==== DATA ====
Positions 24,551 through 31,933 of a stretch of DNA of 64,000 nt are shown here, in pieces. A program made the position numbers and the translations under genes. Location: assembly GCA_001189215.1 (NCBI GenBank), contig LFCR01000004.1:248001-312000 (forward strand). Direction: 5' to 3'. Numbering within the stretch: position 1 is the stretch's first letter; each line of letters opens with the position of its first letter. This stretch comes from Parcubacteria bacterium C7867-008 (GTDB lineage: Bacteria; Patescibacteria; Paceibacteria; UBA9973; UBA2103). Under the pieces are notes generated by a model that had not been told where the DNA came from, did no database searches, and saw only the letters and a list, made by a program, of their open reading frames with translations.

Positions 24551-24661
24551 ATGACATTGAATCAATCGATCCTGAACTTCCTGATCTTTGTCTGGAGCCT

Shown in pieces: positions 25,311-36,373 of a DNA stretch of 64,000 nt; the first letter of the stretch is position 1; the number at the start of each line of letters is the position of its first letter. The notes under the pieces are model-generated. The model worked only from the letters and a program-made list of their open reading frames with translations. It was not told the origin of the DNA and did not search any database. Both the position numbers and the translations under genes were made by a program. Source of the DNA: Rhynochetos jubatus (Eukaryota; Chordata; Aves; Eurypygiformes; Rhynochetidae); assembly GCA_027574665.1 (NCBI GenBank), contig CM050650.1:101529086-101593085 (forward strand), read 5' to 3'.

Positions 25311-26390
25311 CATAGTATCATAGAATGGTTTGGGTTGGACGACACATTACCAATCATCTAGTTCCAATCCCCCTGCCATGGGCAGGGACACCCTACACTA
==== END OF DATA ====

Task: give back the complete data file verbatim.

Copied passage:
Positions 24,551 through 31,933 of a stretch of DNA of 64,000 nt are shown here, in pieces. A program made the position numbers and the translations under genes. Location: assembly GCA_001189215.1 (NCBI GenBank), contig LFCR01000004.1:248001-312000 (forward strand). Direction: 5' to 3'. Numbering within the stretch: position 1 is the stretch's first letter; each line of letters opens with the position of its first letter. This stretch comes from Parcubacteria bacterium C7867-008 (GTDB lineage: Bacteria; Patescibacteria; Paceibacteria; UBA9973; UBA2103). Under the pieces are notes generated by a model that had not been told where the DNA came from, did no database searches, and saw only the letters and a list, made by a program, of their open reading frames with translations.

Positions 24551-24661
24551 ATGACATTGAATCAATCGATCCTGAACTTCCTGATCTTTGTCTGGAGCCT

Shown in pieces: positions 25,311-36,373 of a DNA stretch of 64,000 nt; the first letter of the stretch is position 1; the number at the start of each line of letters is the position of its first letter. The notes under the pieces are model-generated. The model worked only from the letters and a program-made list of their open reading frames with translations. It was not told the origin of the DNA and did not search any database. Both the position numbers and the translations under genes were made by a program. Source of the DNA: Rhynochetos jubatus (Eukaryota; Chordata; Aves; Eurypygiformes; Rhynochetidae); assembly GCA_027574665.1 (NCBI GenBank), contig CM050650.1:101529086-101593085 (forward strand), read 5' to 3'.

Positions 25311-26390
25311 CATAGTATCATAGAATGGTTTGGGTTGGACGACACATTACCAATCATCTAGTTCCAATCCCCCTGCCATGGGCAGGGACACCCTACACTA